- Rajoy's poll lead holds as prosecutors investigate separatists
- Magistrates seek ringleader of suspected party financing gang
After looking like they might torpedo Mariano Rajoy’s bid for a second term, nationalists in Catalonia are turning out to be more of a weapon for the Spanish prime minister.
An investigation into corruption in Spain’s biggest region is providing ammunition for Rajoy as the country heads toward a Dec. 20 election. A series of police raids on Catalan officials since the summer has quietened critics of the prime minister who said he was too soft on separatists, bolstered his poll ratings, and sowed division in Barcelona where as recently as October there was talk of declaring independence.
“People are worried about when the next set of allegations is going to hit the front pages,” Jordi Munoz, a political-science professor at Barcelona University, said in an interview. “It’s a sword of Damocles and you don’t know when it will drop.”
The investigation is focused on bribery, money laundering, dereliction of duty, illegal financing of a political party, unfair manipulation of public auctions and false documents, Spanish prosecutors said in a statement on Oct. 21.
They are trying to identify a senior figure within the Catalan nationalist movement who they suspect ran a network of corrupt officials taking kickbacks from contractors, according to an official familiar with the investigation who spoke on condition of anonymity because the case is ongoing.
While not facing any allegations himself, Catalan President Artur Mas is struggling to keep unity within the nationalist movement after he won re-election in a regional vote on Sept. 27. The anti-capitalist, pro-independence CUP party is attacking Mas over his party’s links to corruption allegations, just as some of his allies urge him to rein in the push for full autonomy.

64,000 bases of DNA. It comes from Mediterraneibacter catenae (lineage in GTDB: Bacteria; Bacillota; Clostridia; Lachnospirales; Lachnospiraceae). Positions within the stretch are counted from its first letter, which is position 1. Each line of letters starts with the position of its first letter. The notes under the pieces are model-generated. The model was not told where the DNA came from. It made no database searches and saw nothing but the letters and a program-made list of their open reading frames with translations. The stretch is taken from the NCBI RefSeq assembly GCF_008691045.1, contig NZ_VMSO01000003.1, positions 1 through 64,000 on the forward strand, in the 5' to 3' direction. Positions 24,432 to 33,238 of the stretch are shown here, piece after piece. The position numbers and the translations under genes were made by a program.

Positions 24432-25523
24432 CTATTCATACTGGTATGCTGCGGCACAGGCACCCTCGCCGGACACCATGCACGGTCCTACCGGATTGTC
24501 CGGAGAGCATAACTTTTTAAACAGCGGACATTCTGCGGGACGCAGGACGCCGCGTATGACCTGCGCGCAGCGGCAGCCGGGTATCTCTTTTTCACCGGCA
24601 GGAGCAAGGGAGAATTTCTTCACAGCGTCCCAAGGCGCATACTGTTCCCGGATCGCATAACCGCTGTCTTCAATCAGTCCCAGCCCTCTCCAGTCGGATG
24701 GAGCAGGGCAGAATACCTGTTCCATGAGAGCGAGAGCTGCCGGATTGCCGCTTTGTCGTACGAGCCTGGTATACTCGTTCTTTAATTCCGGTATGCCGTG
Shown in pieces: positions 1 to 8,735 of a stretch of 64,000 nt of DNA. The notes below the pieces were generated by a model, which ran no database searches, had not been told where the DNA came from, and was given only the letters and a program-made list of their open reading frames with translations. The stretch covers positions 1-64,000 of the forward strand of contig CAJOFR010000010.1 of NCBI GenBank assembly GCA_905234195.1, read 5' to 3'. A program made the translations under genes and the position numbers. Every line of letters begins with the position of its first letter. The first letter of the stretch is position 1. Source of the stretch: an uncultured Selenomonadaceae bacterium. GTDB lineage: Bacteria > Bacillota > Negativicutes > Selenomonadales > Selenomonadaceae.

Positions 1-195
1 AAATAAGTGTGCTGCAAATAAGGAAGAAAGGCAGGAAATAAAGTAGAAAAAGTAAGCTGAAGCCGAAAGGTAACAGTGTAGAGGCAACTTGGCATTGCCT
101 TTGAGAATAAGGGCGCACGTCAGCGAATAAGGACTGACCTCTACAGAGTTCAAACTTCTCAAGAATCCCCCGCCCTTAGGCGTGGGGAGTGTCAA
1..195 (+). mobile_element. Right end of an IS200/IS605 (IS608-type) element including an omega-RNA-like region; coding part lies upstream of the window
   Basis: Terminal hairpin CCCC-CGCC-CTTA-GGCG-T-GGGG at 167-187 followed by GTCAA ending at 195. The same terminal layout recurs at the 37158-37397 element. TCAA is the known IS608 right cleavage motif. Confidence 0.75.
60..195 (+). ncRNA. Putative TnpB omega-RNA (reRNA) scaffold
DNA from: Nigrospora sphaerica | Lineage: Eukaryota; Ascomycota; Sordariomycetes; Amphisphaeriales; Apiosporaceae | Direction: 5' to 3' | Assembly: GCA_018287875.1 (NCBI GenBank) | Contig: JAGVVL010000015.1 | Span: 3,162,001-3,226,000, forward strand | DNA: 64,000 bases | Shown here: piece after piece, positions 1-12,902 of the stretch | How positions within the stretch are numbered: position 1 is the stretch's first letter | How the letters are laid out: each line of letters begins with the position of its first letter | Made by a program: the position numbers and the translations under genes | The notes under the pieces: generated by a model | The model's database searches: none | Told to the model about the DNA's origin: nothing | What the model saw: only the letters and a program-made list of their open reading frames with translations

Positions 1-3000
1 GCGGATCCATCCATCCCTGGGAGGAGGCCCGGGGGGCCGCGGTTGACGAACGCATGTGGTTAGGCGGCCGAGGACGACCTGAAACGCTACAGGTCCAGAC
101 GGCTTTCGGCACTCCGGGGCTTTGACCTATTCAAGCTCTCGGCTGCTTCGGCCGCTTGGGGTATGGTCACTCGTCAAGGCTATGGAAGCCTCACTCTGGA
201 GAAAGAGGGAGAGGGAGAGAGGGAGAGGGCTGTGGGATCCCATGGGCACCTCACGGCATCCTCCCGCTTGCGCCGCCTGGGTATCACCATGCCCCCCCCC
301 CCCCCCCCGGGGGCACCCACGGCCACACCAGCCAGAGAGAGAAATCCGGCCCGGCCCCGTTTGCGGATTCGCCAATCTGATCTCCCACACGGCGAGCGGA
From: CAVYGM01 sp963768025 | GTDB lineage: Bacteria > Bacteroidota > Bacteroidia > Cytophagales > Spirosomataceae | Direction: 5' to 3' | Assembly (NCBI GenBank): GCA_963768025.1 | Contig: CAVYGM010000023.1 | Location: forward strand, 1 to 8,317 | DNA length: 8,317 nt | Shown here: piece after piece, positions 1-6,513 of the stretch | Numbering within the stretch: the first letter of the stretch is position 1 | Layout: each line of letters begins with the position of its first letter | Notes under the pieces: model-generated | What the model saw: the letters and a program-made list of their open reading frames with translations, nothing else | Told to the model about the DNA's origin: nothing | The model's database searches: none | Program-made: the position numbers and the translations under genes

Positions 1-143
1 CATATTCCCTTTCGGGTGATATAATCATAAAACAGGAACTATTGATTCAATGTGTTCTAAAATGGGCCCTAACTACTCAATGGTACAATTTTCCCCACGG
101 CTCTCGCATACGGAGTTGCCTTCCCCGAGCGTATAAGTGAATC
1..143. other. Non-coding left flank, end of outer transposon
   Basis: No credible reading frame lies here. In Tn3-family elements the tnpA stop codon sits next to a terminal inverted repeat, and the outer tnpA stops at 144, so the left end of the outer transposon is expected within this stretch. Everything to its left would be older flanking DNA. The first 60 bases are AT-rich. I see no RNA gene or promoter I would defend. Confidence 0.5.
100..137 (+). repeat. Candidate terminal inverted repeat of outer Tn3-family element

Mas’s struggle to reach an accommodation with the radicals is helping Rajoy portray himself as the statesman holding back the forces of disorder.
“It’s hard to have cordial relations with someone who is announcing that he wants to leave Spain and that he doesn’t care about the law and doesn’t plan to obey it,” Rajoy said in an interview with the state television broadcaster Thursday.
As the tensions increase in Catalonia, the prime minister’s position is strengthened, according to Jose Ignacio Torreblanca, head of the Madrid office of the European Council on Foreign Relations.
“The court cases are helping Rajoy,” Torreblanca said. “Mas tries to say that those cases are an attack on Catalonia, but it’s hard for him to use that line when the CUP is also raising the issue.”
Rajoy, whose own People’s Party this year was the subject of an investigation into campaign financing, has maintained a lead of about seven percentage points in recent polls as he bids to become the second European leader after Alexis Tsipras in Greece to hang on to power after requesting a bailout.
The latest survey by state pollster CIS put the People’s Party on 28.6 percent, the opposition Socialists on 20.8 percent and Ciudadanos, a new party led by the Catalan lawyer Albert Rivera, on 19 percent.
The probe into the finances of Mas’s party, Convergencia, has become known in Spain as “the 3 percent case,” a reference to a comment by Pascual Maragall, Mas’s Socialist predecessor as Catalan premier, in the Barcelona parliament in 2005.
Maragall said at that time that Convergencia “has a problem and that problem is the 3 percent,” alleging there were illegal commissions to win public contracts when Convergencia was in power between 1980 and 2003.
Mas says the allegation was never proven. Officials from Convergencia say the current probe is politically motivated and designed to discredit the party.
Police are assessing evidence gathered during two raids on Convergencia’s Barcelona headquarters and searches of other city halls in Catalonia also controlled by the party. It includes papers found in a shredder, the prosecutors said in their October statement.
“This case is already making it harder for Convergencia to get support to govern,” said Jorge Trias, a former national People’s Party lawmaker. “The corruption element is making Convergencia’s situation really messy.”